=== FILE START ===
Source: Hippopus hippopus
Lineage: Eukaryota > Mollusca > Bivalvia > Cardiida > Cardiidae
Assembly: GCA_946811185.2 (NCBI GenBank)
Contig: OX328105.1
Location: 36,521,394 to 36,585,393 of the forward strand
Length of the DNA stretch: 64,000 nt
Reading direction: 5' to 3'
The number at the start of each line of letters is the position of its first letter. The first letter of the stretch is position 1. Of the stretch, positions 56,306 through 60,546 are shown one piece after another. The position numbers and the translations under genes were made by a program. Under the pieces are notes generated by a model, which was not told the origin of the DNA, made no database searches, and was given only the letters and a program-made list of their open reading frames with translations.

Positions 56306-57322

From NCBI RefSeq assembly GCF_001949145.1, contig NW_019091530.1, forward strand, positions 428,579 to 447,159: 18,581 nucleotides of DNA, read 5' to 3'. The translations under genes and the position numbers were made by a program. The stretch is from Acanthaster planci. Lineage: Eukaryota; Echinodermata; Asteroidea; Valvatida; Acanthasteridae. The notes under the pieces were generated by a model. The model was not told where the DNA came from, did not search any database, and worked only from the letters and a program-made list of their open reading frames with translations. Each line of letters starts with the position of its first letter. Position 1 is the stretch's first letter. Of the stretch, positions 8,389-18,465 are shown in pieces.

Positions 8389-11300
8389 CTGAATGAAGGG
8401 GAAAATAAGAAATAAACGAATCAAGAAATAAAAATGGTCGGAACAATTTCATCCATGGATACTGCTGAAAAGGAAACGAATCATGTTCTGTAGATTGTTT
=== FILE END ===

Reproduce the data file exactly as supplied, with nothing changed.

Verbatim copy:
Source: Hippopus hippopus
Lineage: Eukaryota > Mollusca > Bivalvia > Cardiida > Cardiidae
Assembly: GCA_946811185.2 (NCBI GenBank)
Contig: OX328105.1
Location: 36,521,394 to 36,585,393 of the forward strand
Length of the DNA stretch: 64,000 nt
Reading direction: 5' to 3'
The number at the start of each line of letters is the position of its first letter. The first letter of the stretch is position 1. Of the stretch, positions 56,306 through 60,546 are shown one piece after another. The position numbers and the translations under genes were made by a program. Under the pieces are notes generated by a model, which was not told the origin of the DNA, made no database searches, and was given only the letters and a program-made list of their open reading frames with translations.

Positions 56306-57322

From NCBI RefSeq assembly GCF_001949145.1, contig NW_019091530.1, forward strand, positions 428,579 to 447,159: 18,581 nucleotides of DNA, read 5' to 3'. The translations under genes and the position numbers were made by a program. The stretch is from Acanthaster planci. Lineage: Eukaryota; Echinodermata; Asteroidea; Valvatida; Acanthasteridae. The notes under the pieces were generated by a model. The model was not told where the DNA came from, did not search any database, and worked only from the letters and a program-made list of their open reading frames with translations. Each line of letters starts with the position of its first letter. Position 1 is the stretch's first letter. Of the stretch, positions 8,389-18,465 are shown in pieces.

Positions 8389-11300
8389 CTGAATGAAGGG
8401 GAAAATAAGAAATAAACGAATCAAGAAATAAAAATGGTCGGAACAATTTCATCCATGGATACTGCTGAAAAGGAAACGAATCATGTTCTGTAGATTGTTT